The Ten Things I Will Not Think About in My Last Seconds of Life

1. That I really should have taken a toothpick or an old toothbrush or some kind of wooden skewer to those pesky corners and edges of my appliances and plumbing fixtures — the lip of the crisper drawer in the refrigerator, the sides of the stove top, the openings in my showerhead clogged with mineral sediment — all of which I can’t seem to clean properly.

2. That I’m no longer a size four, the way I was before I gave birth to my two babies.

3. That I bought the wrong-color couch, curtains or throw pillows. That the paint didn’t really match the upholstery the way I thought it would, when I squinted at fabric swatches and paint chips in a poorly-lit hardware store.

4. That Nicki Minaj did indeed have musical talent.

5. That Twitter was a worthwhile pursuit on my smartphone. Facebook, of course, was. Instagram, possibly. Just not Twitter. Or Tumblr.

6. That I really should have eaten haggis more than once.

7. That it was important to argue with my beloved over such trivial things as balled-up, stinky socks, poor time management, errant coffee cups and their resulting stains, fleeting dirty looks, and where we were spending Thanksgiving. I should have just let it all go, taken his hand, and taken him to bed a lot more often. (Husband, if you’re reading this now, don’t get ahead of yourself. I have to take the girl to her softball game tonight.)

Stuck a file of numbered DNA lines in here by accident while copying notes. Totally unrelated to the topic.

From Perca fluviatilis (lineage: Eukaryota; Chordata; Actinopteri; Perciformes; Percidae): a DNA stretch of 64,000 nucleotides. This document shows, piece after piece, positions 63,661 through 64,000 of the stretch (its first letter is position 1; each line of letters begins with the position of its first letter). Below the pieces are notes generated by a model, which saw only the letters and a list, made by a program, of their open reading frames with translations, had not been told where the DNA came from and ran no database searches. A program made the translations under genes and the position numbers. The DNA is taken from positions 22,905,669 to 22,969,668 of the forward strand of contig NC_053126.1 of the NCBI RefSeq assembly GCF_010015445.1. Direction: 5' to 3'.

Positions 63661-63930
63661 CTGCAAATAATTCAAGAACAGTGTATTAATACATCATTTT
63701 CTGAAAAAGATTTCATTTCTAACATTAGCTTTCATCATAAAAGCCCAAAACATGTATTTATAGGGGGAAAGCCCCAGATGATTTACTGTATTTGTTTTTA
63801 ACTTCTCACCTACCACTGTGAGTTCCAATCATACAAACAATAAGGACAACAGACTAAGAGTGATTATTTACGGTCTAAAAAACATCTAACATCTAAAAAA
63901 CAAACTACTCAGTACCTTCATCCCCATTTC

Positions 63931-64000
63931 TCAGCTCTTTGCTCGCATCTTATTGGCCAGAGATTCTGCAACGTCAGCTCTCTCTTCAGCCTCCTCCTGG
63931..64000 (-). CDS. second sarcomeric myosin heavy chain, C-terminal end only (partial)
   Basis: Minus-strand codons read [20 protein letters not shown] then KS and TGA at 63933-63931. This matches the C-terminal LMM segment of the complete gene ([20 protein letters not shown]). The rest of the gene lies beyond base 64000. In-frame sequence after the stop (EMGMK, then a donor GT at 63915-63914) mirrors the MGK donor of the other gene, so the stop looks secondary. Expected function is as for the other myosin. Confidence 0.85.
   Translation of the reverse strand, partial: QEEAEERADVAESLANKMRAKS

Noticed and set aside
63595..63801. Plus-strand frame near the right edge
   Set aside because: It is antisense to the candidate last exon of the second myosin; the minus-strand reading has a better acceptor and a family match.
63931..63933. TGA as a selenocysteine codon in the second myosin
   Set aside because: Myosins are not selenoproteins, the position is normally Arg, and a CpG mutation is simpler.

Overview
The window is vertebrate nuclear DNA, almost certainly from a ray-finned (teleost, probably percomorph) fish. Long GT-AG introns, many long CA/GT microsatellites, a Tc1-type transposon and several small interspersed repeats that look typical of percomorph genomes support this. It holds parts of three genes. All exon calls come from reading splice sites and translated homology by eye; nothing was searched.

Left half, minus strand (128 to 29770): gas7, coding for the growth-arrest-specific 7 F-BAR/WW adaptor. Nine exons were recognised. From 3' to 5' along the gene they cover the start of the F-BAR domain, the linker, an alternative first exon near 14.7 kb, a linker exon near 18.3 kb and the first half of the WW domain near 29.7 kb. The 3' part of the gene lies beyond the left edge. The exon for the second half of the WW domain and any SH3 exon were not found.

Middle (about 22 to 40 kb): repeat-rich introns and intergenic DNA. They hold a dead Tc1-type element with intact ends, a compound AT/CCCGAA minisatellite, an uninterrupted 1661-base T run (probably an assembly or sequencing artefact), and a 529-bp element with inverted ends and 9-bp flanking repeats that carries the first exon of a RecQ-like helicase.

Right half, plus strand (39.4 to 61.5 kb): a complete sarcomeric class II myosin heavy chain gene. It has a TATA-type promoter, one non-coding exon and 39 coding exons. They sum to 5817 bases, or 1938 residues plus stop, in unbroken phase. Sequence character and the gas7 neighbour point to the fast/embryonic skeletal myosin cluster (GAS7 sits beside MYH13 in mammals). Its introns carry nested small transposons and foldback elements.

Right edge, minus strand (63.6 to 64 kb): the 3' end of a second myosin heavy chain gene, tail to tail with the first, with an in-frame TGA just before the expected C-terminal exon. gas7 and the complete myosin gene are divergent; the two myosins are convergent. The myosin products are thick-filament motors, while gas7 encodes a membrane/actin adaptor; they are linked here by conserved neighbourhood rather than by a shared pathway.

8. That I was good enough. I know myself. I’ll still think I wasn’t good enough of a daughter, a wife, a mother or a friend.

9. That it was all worth worrying about. Not much of it happened anyway. Except this one death thing, which I couldn’t have controlled with any amount of worry, apparently. Or bargaining. Or power-walking. Or kale.

10. That I’m done. That I’m ready to go, able to leave behind the people who I love, and this devastatingly difficult and beautiful life I’ve been so fortunate to have been given. There is no question that I will confound my husband and adult children in my final moments (please God may my husband outlive me, so he takes up with a nice girlfriend — still with her own set of teeth — in the nursing home, and may my adult children be old enough to be grandparents themselves), as I struggle to throw the deathbed sheets aside, stand and grip the window frame to keep me upright, and laugh and shriek at the view of the mountains, or the FDR Drive, or a nondescript hospital parking lot somewhere in eastern Pennsylvania. I will go out like Zorba the Greek. I will never give in. I will be a spit-fired, huge-hearted, passionate (old — please, please old) pain-in-the-ass Irish woman — so thankful, so greedily desirous of every droplet of this life — until the very moment that they — he, she, whom- or whatever — turn out my light.

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